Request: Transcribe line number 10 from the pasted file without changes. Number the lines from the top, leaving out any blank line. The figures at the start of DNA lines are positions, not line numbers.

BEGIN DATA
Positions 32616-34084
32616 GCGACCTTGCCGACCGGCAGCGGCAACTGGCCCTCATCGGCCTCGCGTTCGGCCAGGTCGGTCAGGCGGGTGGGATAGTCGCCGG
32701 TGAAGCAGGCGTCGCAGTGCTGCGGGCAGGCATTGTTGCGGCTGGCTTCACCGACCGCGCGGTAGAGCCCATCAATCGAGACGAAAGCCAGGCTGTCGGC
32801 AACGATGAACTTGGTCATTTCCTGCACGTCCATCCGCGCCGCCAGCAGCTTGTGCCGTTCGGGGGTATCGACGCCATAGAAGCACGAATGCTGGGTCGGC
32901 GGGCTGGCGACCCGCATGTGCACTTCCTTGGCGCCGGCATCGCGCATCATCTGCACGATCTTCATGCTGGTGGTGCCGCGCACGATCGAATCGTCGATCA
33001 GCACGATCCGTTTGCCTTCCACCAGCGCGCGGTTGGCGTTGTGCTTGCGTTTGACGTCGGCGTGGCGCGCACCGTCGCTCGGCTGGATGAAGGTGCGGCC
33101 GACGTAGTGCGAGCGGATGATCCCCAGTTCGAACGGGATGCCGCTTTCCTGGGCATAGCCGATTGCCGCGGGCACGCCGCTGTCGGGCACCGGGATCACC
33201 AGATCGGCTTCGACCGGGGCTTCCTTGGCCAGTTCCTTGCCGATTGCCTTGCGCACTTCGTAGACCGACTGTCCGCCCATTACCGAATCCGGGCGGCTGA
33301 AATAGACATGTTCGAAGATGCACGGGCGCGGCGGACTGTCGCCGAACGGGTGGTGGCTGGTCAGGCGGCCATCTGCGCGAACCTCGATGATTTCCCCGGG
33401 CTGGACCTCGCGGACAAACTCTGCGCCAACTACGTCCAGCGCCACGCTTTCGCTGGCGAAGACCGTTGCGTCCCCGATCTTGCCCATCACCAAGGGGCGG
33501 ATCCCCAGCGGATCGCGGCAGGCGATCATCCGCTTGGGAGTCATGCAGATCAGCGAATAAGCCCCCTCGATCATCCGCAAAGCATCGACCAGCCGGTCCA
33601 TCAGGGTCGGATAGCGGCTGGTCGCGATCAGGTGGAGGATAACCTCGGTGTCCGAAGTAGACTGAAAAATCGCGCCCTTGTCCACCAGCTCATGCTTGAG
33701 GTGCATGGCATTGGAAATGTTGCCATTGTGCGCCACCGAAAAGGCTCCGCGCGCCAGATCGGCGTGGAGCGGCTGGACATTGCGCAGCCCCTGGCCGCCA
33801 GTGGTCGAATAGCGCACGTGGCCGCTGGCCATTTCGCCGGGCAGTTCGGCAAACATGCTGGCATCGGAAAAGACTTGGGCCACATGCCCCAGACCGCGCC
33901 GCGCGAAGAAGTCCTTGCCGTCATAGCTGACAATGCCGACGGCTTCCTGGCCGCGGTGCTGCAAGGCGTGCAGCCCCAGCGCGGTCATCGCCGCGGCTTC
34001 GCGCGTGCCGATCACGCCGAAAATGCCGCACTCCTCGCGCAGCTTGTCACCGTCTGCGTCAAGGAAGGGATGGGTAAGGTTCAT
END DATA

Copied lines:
33401 CTGGACCTCGCGGACAAACTCTGCGCCAACTACGTCCAGCGCCACGCTTTCGCTGGCGAAGACCGTTGCGTCCCCGATCTTGCCCATCACCAAGGGGCGG